Twin Marathon

Posted by on Sep 24, 2014 in From My Perspective, Raising Great Kids, Twins | 0 comments

“Mommy!  It’s our birthday today!  If we hurry, can we please walk through the field of mist?”  Taylor begged this morning.

“Ya, Momma!  We’ll hurry!!  Pleeeaaasssseeee???” Sydney supported her identical twin’s desperate plea for adventure on the way to school.

I chuckled.  “Yes.  But we can’t make your brother late.  So get a move on!” I commanded with a smile.

They jumped for joy and hugged each other before running off to get ready for their special day.


Ten years ago I gave birth to identical twins.

They seemed to come out of nowhere – like a mystical force that can neither be fully explained nor understood.  An existence so intense that their presence was automatically accepted as a gift.  A blessing.  A miracle.

This morning before the sun even had a chance to rise, I watched my twin daughters frolick with wonder through the fuzzy blanket of fog that always settles a mile from our house.  I couldn’t help but marvel at their spirit.

I was struck by the metaphor of the occasion.

A moment that embodied everything I love and admire about their relationship, as well as everything that makes them so difficult to parent at times.

When Sydney and Taylor are together, they share a combined spirit.  They are always eager to create, explore and discover the beauty this world has to offer.  They never tire of adventure.  Together they are secure, confident and courageous.  They charge forward as a team without inhibition or fear.  Theirs is a relationship of total awareness and complete acceptance, relieving them from insecurities that might otherwise hold them back from trying new things.  Together they are bold, brave, and beautiful.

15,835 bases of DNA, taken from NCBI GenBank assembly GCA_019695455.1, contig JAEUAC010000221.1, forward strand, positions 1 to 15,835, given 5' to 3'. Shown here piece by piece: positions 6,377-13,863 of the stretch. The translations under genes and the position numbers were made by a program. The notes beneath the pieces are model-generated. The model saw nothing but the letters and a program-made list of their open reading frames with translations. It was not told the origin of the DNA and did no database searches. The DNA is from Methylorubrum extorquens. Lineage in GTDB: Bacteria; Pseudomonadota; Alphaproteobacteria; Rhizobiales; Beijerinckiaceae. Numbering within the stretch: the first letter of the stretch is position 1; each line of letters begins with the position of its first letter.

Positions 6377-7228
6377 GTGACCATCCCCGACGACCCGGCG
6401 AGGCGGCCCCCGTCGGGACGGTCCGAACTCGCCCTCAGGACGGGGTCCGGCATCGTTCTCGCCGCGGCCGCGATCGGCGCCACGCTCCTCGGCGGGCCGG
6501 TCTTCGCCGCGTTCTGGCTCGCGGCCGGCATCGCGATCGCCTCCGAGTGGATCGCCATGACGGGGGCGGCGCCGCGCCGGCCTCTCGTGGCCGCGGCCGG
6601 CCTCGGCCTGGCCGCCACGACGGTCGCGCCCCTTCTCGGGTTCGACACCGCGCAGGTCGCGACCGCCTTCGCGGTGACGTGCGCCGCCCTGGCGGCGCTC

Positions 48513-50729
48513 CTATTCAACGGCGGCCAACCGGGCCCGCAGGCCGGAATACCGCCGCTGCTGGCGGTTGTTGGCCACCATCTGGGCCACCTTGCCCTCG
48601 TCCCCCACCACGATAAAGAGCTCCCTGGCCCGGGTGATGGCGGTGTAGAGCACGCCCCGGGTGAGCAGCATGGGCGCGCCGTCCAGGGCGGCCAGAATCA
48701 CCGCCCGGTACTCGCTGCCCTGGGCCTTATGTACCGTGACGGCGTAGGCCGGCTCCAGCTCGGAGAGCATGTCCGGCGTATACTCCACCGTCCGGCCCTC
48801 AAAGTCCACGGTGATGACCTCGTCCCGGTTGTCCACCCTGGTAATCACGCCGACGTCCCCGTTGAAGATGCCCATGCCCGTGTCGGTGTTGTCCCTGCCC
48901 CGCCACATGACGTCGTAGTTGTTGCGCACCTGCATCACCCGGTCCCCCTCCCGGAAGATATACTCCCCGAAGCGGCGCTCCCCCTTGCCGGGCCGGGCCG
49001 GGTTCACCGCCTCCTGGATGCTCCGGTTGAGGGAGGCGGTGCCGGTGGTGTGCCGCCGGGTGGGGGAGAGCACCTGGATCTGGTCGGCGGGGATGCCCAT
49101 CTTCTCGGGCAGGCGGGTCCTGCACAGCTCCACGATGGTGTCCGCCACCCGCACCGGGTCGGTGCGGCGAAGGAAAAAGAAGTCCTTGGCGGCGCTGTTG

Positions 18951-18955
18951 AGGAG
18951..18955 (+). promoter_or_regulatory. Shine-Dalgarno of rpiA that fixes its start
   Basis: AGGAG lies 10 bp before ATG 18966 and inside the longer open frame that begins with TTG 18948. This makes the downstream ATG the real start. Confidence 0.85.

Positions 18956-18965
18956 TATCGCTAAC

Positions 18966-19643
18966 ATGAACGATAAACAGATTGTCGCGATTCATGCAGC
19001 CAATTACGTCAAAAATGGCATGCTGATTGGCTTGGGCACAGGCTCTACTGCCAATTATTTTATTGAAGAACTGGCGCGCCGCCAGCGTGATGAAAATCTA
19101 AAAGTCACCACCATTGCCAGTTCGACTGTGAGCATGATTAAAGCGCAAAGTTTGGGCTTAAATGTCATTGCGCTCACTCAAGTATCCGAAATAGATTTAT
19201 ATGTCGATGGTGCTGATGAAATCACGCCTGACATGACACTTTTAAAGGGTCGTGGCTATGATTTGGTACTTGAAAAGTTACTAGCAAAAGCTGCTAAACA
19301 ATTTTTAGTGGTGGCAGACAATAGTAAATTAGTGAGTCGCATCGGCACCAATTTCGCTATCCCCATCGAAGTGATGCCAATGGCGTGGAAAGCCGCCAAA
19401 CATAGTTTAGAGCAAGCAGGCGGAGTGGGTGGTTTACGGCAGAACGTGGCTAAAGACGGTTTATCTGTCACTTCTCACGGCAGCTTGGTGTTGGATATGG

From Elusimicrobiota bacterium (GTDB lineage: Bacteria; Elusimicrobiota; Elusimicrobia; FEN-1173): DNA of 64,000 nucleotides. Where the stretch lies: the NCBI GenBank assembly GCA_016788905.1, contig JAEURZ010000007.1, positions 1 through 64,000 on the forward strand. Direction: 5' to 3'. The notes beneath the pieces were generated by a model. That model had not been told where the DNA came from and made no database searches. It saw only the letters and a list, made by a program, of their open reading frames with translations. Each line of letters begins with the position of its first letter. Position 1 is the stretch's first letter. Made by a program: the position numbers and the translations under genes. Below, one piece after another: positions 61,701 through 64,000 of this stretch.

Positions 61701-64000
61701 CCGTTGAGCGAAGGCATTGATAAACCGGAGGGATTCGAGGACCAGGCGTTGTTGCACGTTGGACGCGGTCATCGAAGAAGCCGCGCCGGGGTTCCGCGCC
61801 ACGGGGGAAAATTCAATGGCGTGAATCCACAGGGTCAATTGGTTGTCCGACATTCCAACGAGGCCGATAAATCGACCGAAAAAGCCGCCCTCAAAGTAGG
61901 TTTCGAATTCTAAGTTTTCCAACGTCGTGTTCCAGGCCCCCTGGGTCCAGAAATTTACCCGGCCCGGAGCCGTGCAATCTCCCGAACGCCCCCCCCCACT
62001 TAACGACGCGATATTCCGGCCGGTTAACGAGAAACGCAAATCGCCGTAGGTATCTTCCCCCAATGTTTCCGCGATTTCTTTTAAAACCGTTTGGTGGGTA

Together they are free.

But the morning mist – as mesmerizing as it is – stifles freedom with unforeseen obstacles.  Fog is not conducive for planning ahead.  It strikes when you least expect, offering no choice but to adapt to its present conditions with flexibilty.  When traveling through unknown territory, it’s impossible to predict any future bumps in the road.  As a result, you must resign to a slow journey.  One that must be navigated with careful patience and faith.  This is frustrating when you’d rather achieve your destination quickly.

Parenting our identical twin daughters is a marathon race in the fog.

It’s encouraging them to pace themselves, when it feels most natural to sprint.  It’s veering off course to take advantage of teachable moments as we stumble upon them.  It’s showing them how to get back up and run every time life knocks them down.  It’s learning to support them with quiet, blind faith as they build their own strategic visions of the future.  It’s accepting that a great team is composed of  strong individuals with different strengths and weaknesses.

It is a sport that requires rigorous training, great strength and perseverance.  In the end, it will be a hard fought victory for us all.